Market Notebook



U.S. equities moved sharply higher last week while longer duration bonds retreated and shorter duration bonds largely consolidated. Global equities were mixed. The “Risk On” trade appeared to be live and well given last week’s price action.

On the COVID-19 front, it is instructive to look at the site and compare the “3 months ago”, “2 months ago”, and “Latest” pages along with Rt for what were previously “hot spot” states. The data have improved significantly. Another interesting set of data is the CDC data on excess deaths associated with COVID-19. It appears that the U.S. is nearly back to the normal expected number of deaths without COVID-19 present. The obvious questions is, with states still reporting deaths from COVID-19, how can excess deaths be back to normal? A possible answer is, that although deaths from COVID-19 continue, the reduction in deaths from other causes due to behavioral changes combined with COVID-19 yields a “normal” number of expected deaths. The data also appear to show that the “second wave” of COVID-19 related deaths was nowhere near as bad as the first wave and that the numbers continue to improve. The big picture takeaway is that we could be very close to rapid improvement in the number of deaths associated with COVID-19. The wild card is the back to school season. There could be some lumpiness in the observed data over the next several weeks if cases rise as kids head back to school. Even given possible lumpiness in the data, the distribution of deaths appears to be roughly a normal distribution and it seems unlikely lumpiness will change the nature of the distribution. If deaths associated with COVID-19 decline in the coming weeks this would likely be positive for equity prices. Here is the link to the CDC data:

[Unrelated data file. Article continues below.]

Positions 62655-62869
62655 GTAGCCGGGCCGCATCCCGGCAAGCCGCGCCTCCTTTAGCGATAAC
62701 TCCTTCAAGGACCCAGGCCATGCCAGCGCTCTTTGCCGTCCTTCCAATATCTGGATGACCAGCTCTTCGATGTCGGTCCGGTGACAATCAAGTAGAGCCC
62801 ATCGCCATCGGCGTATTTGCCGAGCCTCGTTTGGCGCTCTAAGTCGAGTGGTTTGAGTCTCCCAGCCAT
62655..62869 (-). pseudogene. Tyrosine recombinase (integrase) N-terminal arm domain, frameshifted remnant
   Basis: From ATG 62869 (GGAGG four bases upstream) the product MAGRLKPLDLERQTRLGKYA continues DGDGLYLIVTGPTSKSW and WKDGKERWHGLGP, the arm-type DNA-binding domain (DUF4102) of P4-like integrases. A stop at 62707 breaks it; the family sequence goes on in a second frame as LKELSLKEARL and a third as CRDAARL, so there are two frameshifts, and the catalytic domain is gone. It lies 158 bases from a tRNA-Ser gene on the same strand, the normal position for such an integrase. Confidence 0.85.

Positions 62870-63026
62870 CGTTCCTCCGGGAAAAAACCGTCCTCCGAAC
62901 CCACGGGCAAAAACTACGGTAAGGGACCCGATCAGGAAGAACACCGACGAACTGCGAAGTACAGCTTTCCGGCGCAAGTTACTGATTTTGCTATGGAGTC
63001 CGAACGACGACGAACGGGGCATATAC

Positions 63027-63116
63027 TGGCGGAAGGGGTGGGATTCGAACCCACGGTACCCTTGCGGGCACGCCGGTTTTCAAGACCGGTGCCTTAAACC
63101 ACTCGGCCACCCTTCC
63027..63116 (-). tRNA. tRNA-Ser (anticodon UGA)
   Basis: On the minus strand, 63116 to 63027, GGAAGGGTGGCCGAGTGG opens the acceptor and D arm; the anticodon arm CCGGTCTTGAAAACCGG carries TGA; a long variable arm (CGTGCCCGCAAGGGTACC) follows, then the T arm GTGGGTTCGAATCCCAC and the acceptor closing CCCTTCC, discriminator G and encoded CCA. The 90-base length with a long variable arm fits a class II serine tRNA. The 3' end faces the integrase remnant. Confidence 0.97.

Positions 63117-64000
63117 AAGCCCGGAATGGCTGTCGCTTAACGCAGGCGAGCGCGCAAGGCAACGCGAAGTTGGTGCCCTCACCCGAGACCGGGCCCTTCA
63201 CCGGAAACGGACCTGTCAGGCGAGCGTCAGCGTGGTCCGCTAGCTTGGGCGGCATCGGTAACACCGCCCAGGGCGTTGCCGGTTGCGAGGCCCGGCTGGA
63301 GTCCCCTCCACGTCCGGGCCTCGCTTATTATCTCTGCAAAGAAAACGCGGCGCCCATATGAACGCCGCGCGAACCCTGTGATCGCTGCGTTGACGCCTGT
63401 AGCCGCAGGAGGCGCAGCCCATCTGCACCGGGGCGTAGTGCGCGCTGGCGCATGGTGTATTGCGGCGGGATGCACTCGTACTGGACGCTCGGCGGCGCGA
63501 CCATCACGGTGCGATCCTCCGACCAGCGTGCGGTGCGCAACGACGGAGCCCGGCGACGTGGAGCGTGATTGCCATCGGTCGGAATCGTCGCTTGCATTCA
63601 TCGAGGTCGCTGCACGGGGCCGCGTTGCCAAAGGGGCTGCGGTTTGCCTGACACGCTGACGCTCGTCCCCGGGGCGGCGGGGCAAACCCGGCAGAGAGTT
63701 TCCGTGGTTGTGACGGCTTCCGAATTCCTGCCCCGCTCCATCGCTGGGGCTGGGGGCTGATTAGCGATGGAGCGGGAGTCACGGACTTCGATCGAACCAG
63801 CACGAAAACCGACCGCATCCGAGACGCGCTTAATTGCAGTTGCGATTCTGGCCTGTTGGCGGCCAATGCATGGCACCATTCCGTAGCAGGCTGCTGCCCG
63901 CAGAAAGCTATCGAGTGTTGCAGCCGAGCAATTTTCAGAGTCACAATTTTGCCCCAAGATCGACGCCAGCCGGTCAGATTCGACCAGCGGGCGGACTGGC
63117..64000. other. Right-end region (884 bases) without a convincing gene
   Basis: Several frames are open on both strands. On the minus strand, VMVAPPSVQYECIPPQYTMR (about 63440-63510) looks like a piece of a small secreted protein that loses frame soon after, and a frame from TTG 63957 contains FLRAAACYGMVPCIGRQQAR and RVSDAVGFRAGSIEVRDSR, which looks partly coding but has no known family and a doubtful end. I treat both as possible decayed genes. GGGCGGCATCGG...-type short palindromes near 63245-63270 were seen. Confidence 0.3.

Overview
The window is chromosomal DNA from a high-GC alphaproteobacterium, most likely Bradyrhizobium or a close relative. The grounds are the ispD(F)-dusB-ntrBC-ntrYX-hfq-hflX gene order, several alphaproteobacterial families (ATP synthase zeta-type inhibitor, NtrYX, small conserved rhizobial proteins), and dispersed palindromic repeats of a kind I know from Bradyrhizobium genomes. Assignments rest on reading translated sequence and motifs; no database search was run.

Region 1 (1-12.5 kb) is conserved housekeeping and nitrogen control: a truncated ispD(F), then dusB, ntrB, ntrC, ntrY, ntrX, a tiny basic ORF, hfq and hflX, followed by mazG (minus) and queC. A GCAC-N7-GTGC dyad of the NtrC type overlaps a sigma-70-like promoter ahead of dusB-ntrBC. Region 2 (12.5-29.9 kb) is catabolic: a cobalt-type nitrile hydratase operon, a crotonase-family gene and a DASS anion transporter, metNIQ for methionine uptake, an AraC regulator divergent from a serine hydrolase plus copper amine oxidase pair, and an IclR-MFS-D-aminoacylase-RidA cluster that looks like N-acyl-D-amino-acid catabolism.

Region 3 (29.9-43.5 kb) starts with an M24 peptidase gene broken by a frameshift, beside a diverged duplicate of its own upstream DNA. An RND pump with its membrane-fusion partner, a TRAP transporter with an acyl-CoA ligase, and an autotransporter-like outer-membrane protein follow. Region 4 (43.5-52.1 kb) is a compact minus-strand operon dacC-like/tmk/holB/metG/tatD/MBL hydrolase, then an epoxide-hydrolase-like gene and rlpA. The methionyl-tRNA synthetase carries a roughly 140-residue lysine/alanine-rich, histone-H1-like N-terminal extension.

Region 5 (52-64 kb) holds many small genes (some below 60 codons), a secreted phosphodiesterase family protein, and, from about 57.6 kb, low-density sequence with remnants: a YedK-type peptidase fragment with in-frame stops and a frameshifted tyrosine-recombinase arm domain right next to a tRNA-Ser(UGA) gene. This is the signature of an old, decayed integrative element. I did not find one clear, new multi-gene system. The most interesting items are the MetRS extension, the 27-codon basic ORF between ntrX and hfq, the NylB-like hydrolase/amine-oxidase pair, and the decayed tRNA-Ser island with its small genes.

Although recovery in the real economy appears to be continuing, it also appears to be slowing. Given recent price action, market participants seem to believe that the Federal Reserve and Congress have their backs and that any weakness will be met with easy monetary policy and fiscal stimulus. Any signs to the contrary could easily cause a correction in both equities and bonds.

It seems that few would disagree that equities are expensive at this point. The tech sector especially so. Unfortunately or perhaps fortunately for those already invested, valuations can remain stretched for extended periods. Bubbles can be blown and remain inflated for some time. Recent sharp gains, however, can breed “fragility”, meaning prices could easily correct significantly and swiftly with little warning. One of the best tools a long term investor can use in controlling risk under such a scenario or virtually any scenario for that matter, is portfolio rebalancing. This is especially true during periods when equities and bonds have moved significantly in opposite directions. Now would not be a bad time to examine portfolio risk and determine whether rebalancing is warranted.

Bookmark this COVID-19 site.



Cory Haupt

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